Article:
It certainly needs no introduction, surfers have come and gone to this hotel to enjoy the services they offer and the stunning views of the Pacific Ocean/Philippine Sea that it affords. I for one need not write a glowing review or give any recommendation of this hotel, nevertheless it cannot be helped and I really enjoyed the beauty of the hotel.
My trip into this beautiful seaside town north of the Philippines continues with a trip down the wonderful natural resources the province has to offer. Our second day included many of the rich sites that draws a lot of backpackers and tourists to the beautiful town, I also got the chance to see wonderful vistas of the town itself and its surrounding areas. It was a breathtaking and memorable trip.
*for the purpose of safety, security and confidentiality, I have not included any pictures with my students' face.
I have been a teacher for the past four years of my professional career (graduated back in 2011), two of those years have been spent teaching in the IB - PYP and another two teaching History. So far I have enjoyed teaching history the most enjoyable part of my working life. The challenge in teaching my subject is how to make sense of all of these past events and make it relevant to students who don't know much or any about our country's history. To make events in history exciting and relevant, research has suggested that students should go on field trips to have a first hand experience of the lessons they have learned in class. Hence, last Thursday and Friday, I along with three other members of the school, my grade 6 class and some parents, took a historical and geographical tour of Aurora Province, specifically the surfing municipality of Baler.
*for the purpose of safety, security and confidentiality, I have not included any of my students' faces.
This entry is now more than a week late, nevertheless, it is still a great way to talk about a place in Tagaytay that undoubtedly evokes a lot of memories. Though the flavors might not be as fresh as the day or at least the first few days after eating in Tagaytay's Memory Lane. It is still worth reminiscing and writing about this unique restaurant just a little bit off from the main road of Manila's weekend getaway city.
Metro Manila explores the gray realities of a life in Manila. Far from the simple and almost naivete life in the province, Ellis' film takes his viewers on a morally ambiguous ride into the city's darker and seedier side. It is not a happy film as Oscar Ramirez (played by Jake Macapagal) struggles and learns, in the hardest way possible, that the city life isn't a happy place. Characters from all stereotypes are well represented: the well-meaning wife who has to whore herself, the morally ambiguous partner, and the typical Pinoy packed to the brim with his fatalism and his own odd morality.
At 115 minutes long the film breezes by, exploring the life of Oscar Ramirez's problems in the province that eventually magnify and explode right in face when he migrates to our dear old city. The sights and the sounds are not pretty but it sends out a powerful message about the cycle of poverty. Despite being gritty, Metro Manila is also a story about redemption and also of hope. It plays the latter very well, exposing the characters to their barest and in the most depressing way only to yank the viewers out of this miserable stupor into believing that all will be well.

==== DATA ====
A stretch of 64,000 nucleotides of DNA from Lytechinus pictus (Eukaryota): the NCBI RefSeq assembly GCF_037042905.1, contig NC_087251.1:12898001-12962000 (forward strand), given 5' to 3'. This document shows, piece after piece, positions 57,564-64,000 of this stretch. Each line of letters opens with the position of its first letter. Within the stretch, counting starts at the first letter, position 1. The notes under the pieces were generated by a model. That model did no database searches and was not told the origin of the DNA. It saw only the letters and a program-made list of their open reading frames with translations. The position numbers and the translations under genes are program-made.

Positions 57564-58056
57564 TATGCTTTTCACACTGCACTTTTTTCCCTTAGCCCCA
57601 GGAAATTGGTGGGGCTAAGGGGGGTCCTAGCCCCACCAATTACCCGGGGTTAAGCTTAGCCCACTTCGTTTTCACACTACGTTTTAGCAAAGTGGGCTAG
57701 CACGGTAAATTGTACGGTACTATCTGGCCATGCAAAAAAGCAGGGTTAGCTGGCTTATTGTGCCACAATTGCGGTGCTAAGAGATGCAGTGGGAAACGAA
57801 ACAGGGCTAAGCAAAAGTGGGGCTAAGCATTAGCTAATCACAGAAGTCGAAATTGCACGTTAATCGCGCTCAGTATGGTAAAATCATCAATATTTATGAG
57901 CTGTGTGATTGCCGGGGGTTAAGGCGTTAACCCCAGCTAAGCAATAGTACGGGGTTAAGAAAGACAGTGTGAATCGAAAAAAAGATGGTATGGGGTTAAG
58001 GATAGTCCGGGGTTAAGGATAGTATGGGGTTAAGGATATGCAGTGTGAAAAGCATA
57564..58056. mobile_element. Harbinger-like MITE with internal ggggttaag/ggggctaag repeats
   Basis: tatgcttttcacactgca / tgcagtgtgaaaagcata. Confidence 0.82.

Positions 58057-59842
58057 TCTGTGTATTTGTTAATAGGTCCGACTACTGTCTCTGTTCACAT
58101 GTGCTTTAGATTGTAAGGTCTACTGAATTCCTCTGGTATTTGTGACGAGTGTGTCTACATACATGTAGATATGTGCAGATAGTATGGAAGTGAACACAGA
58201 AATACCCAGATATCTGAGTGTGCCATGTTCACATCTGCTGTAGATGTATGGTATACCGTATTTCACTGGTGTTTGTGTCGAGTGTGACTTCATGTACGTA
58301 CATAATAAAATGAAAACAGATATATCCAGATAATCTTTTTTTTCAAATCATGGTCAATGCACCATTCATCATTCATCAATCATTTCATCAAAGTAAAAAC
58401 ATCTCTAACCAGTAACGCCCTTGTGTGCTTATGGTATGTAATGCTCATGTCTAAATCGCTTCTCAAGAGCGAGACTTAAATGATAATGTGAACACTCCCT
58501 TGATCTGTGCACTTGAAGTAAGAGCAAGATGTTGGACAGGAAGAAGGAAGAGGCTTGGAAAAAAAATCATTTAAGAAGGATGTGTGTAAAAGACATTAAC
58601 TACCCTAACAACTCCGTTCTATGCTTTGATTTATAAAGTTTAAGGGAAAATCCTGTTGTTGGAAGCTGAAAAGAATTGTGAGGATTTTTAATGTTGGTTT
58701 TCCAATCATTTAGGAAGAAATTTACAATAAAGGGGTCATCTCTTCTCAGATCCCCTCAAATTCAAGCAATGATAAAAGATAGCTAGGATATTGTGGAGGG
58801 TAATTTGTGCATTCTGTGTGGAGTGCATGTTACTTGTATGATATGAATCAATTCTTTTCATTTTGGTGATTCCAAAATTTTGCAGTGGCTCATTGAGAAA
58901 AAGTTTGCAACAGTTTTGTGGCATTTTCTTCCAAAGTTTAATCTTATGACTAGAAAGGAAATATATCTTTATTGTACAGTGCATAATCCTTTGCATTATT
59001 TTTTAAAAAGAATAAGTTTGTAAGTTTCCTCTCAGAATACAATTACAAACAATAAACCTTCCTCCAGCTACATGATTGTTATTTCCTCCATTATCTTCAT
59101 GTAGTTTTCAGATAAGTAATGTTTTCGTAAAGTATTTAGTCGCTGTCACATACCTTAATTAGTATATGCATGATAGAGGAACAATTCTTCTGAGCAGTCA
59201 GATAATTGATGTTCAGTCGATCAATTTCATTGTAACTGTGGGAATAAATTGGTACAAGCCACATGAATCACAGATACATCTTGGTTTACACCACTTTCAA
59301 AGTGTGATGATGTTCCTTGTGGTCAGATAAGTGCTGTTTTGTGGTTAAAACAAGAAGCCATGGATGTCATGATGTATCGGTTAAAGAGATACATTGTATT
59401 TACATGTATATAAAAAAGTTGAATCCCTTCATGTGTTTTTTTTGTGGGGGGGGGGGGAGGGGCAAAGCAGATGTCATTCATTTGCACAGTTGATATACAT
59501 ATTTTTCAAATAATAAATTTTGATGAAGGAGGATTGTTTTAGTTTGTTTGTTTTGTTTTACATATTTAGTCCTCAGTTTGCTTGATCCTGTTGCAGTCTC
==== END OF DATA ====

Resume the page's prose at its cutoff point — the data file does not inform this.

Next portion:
Being the first Cine Europe film in over 8 years, I was certainly not disappointed by this art film. The production was well made and the scenes and landscapes of Manila were arresting. Sean Ellis brought the city to life without having to play the usual cinematic tropes of washing it down and making the city seem dreamy. Though sometimes it plays the "poverty porn" too much, it certainly did not distract me from enjoying the film. If you have nothing to do, check it out in this month's Cine Europa event at the Shangri-La Mall cinemas.
Growing up in a very traditional schooling system some of my early projects were dioramas. Shoe boxes were transformed into creative set pieces. Some of my early dioramas were always related to the geography of the Philippines, presentations of some of the country’s land and water forms. The entire activity was very interesting and quite an enjoyable experience. As I grew up, the dioramas faded away into memory and were replaced by papers and presentations. Last Saturday, with nothing else to do, Tricia and I decided it was time to visit the Ayala Museum.
Tucked away in the misty hills and mountains of Tagaytay is the Museo Orlina, a new addition to the many sights that dot the roads of Tagaytay. Like the BenCab Museum in Tagaytay, the Museo Orlina houses the veritable works of renowned glass sculptor Ramon G. Orlina.
Lately, the Bio channel has been showing this documentary titled "Destination Flavor: Japan" wherein host Adam Liaw goes all around the wonderful and mystical islands of Japan. In each episode, Adam samples different regional dishes that have tickled my senses and most definitely my stomach. Again, the urge to eat something authentically Japanese has once again led me, Tricia and her friends to the enclave of all things Japanese---Little Tokyo. In this enclave, is Izakaya Kikufuji, voted by our country's version of Esquire Magazine and considered by Spot.ph as one of the best places to eat Japanese cuisine.
My name is Alfonso your nerdy history teacher, bookworm and lover of all things cultural and exciting. You can find me in a weekend market, in a bookshop, or eating in Japanese restos during the weekends.